A 32-year-old man with progressive dyspnea and congenital lymphedema was transferred to our hospital for evaluation as a lung transplant candidate with the suspected diagnosis of primary pulmonary hypertension. Evaluation revealed the additional history of previous limb-shortening procedures for the left leg, the presence of syndactyly, long-standing bilateral (left to right) lower extremity varices, as well as soft tissue asymmetry with the left leg and arm larger than the right-sided counterparts. A diagnosis of Klippel-Trénaunay syndrome was made on the basis of these findings. Because of the deep venous malformations known to occur in this syndrome, we sought evidence of recurrent pulmonary emboli as an explanation for the patient's progressive dyspnea, despite negative pulmonary arteriography and ventilation-perfusion scanning results at another institution. Repeat pulmonary arteriography demonstrated evidence of chronic and subacute pulmonary emboli. The patient is presently being treated with warfarin anticoagulation, with plans for placement of a caval filter if anticoagulation alone is insufficient to prevent further embolism. Klippel-Trénaunay syndrome is a rare cause of chronic pulmonary emboli, and this entity should be considered when the characteristic historical and physical findings are present. A case report and review of the syndrome, with particular focus on the aspects relevant to the vascular surgeon, are presented. (J VASC SURG 1995;21:686-90.).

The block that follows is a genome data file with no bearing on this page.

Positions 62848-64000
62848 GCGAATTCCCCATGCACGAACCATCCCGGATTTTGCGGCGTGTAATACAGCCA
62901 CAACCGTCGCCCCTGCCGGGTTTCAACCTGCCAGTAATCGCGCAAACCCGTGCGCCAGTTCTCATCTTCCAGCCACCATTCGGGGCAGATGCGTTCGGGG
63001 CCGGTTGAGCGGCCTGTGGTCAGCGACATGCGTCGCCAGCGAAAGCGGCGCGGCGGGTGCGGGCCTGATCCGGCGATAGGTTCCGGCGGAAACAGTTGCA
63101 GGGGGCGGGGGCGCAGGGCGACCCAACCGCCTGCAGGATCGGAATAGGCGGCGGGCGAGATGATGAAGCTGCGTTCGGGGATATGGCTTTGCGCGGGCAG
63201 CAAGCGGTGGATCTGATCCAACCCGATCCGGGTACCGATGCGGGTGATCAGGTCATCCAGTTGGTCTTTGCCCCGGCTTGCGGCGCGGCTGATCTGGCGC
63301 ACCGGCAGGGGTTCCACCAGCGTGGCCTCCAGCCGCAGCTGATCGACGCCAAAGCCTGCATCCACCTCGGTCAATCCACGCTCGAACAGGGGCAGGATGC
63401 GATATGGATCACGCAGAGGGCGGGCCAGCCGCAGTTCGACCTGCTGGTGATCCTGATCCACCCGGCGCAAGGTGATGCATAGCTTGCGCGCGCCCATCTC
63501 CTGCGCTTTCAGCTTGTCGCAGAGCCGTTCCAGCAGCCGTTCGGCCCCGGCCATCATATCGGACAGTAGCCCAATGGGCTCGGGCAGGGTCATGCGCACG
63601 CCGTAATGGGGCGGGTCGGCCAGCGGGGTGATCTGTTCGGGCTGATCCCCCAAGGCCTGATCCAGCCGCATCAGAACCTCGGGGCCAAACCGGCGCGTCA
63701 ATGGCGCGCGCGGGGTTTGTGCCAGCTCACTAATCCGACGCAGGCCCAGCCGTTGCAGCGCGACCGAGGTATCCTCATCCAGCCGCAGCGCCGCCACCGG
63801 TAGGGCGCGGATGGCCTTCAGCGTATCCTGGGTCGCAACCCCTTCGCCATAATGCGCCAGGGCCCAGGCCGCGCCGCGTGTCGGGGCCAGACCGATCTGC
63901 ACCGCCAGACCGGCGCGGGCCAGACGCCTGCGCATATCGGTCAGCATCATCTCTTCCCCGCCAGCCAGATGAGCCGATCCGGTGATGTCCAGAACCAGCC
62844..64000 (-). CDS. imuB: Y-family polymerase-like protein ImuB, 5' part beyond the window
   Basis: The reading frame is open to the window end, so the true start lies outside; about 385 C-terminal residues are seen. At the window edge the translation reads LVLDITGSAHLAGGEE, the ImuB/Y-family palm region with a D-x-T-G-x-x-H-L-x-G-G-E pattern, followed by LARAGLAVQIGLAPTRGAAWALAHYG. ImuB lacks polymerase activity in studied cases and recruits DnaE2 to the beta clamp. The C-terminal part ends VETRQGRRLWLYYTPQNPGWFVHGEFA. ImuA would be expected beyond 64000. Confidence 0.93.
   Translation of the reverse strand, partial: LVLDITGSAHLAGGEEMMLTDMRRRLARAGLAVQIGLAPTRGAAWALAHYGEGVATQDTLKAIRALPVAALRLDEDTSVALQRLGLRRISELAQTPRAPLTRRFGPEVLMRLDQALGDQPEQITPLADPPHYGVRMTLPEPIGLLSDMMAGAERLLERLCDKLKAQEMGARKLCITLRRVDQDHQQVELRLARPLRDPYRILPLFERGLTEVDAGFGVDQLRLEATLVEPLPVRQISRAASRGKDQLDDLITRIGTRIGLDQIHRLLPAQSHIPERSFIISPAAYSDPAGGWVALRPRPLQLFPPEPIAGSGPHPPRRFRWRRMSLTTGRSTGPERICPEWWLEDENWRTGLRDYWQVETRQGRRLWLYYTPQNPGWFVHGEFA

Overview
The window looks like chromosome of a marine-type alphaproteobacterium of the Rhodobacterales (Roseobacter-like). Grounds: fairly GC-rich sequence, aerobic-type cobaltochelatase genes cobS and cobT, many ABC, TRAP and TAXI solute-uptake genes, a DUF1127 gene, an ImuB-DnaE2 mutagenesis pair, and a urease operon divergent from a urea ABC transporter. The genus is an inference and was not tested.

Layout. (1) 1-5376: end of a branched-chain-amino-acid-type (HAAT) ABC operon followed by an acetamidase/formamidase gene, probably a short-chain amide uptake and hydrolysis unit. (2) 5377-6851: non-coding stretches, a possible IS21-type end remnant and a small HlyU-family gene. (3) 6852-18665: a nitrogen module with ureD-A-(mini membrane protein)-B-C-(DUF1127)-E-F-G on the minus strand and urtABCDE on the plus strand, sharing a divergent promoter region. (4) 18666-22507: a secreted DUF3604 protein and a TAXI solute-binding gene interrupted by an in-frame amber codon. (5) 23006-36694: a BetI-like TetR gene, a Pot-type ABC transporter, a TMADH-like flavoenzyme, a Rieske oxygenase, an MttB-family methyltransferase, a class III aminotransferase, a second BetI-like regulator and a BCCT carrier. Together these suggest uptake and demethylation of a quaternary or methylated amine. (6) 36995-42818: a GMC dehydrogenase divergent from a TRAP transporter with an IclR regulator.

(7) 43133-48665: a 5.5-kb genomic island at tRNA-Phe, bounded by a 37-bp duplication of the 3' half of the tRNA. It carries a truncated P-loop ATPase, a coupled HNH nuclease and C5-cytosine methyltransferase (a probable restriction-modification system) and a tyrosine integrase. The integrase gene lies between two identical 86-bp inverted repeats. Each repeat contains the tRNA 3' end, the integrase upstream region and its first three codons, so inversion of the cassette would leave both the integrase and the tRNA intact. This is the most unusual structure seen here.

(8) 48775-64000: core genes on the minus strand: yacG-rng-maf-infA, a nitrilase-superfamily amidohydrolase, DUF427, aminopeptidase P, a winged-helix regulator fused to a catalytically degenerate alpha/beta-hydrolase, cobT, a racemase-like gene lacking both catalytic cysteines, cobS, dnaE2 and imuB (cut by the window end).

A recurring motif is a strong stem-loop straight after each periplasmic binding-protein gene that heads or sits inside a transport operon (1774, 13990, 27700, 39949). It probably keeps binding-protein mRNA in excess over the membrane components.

ASJC Scopus subject areas
- Cardiology and Cardiovascular Medicine